6). MlrA binds a 33-bp-long palindromic sequence (see Fig. 3), which is much longer than the hitherto identified binding sequences by E. coli transcription factors (Ishihama, 2010) and probably induces
DNA underwinding as in the case of MerR. DNA curvature induced by MlrA should influence not only the activity of neighbouring DNA such as binding affinity to positive factors, IHF, OmpR and RstA, RG7422 and/or to negative fractors, H-NS and CpxR, but also the mode of the molecular interplay between csgD promoter-bound transcription factors. The metal response regulator MerR interacts and binds heavy metals using its C-terminal domain. The C-terminal domain MlrA, however, exhibits little similarity to the MerR family regulators, indicating that MlrA interacts with an as yet
unidentified effector using the C-terminal domain. Identification of the putative effector affecting MlrA activity is also important for detailed understanding of the regulatory role of MlrA in activation of the csgD promoter. This work was supported by a Grant-in-Aid for Scientific Research on Priority Area System Cell Engineering by Multi-Scale Manipulation (17076016) to A.I., Grants-in-Aid for Scientific Research (A) (21241047) and (B) (18310133) to A.I., and Grant-in-Aid for JSPS Fellows (218850) to H.O. from the Ministry of Education, Culture, Sports, Science and Technology of Japan. We also acknowledge the support from Project of Micro-Nano Technology Research Center MAPK inhibitor of Hosei University. H.O. is a recipient of a JSPS Post-doctoral Fellowship. Table S1.Escherichia coli strains used. Table S2. Primers used. Please note: Wiley-Blackwell is not responsible for the content or functionality of any supporting materials supplied by the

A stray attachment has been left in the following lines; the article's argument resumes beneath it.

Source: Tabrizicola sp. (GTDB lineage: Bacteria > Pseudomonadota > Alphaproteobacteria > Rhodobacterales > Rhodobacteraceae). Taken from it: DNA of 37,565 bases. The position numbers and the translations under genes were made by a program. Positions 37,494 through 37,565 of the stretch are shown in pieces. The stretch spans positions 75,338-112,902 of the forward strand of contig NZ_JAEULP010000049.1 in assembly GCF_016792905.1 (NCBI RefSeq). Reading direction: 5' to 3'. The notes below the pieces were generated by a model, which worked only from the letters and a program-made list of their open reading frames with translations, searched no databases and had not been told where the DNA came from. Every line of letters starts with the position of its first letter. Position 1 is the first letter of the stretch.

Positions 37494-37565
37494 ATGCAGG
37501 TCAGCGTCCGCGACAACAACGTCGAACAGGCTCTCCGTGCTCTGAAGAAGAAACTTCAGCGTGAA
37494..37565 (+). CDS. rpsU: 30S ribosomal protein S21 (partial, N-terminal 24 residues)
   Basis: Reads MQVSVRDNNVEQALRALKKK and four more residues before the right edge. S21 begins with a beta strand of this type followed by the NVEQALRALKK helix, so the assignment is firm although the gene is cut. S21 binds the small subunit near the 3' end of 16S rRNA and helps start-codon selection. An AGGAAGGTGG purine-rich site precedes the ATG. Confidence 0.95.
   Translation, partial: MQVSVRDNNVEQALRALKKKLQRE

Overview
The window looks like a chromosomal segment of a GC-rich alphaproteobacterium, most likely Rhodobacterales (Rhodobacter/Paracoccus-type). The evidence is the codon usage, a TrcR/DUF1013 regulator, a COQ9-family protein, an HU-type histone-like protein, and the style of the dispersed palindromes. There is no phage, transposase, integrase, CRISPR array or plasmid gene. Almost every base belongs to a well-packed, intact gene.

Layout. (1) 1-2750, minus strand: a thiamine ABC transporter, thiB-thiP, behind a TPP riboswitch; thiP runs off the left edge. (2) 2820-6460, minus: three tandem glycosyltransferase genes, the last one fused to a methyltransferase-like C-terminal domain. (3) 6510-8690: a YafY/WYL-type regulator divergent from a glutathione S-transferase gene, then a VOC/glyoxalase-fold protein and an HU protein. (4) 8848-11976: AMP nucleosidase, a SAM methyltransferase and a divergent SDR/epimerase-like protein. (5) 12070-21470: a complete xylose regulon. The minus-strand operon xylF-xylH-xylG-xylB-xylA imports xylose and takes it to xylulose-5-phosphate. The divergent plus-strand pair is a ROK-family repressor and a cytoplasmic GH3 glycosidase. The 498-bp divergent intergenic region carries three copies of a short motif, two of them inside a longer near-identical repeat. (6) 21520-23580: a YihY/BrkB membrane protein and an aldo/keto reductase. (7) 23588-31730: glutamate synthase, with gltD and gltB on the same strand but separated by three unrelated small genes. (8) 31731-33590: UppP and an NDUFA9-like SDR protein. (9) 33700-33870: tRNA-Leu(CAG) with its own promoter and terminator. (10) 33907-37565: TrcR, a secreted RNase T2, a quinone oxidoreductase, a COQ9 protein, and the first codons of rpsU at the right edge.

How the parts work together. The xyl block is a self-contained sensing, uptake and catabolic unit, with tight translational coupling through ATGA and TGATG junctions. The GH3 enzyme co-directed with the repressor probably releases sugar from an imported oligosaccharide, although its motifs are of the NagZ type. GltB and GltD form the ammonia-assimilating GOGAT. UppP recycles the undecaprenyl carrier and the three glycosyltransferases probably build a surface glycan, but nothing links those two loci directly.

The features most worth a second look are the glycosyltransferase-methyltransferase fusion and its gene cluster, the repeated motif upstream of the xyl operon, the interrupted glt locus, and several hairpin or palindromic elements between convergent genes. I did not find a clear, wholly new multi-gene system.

authors. Any queries (other than missing material) ifenprodil should be directed to the corresponding author for the article. ”
“Isothermal calorimetry measures the heat flow of biological processes, which is proportional to the rate at which a given chemical or physical process takes place. Modern isothermal microcalorimeters make measurements of less than a microwatt of heat flow possible. As a result, as few as 10 000–100 000 active bacterial cells in culture are sufficient to produce a real-time signal dynamically related to the number of cells present and their activity. Specimens containing bacteria need little preparation, and isothermal microcalorimetry (IMC) is a nondestructive method. After IMC measurements, the undisturbed samples can be evaluated by any other means desired. In this review, we present a basic description of microcalorimetry and examples of microbiological applications of IMC for medical and environmental microbiology. In both fields, IMC has been used to quantify microbial activity over periods of hours or even days.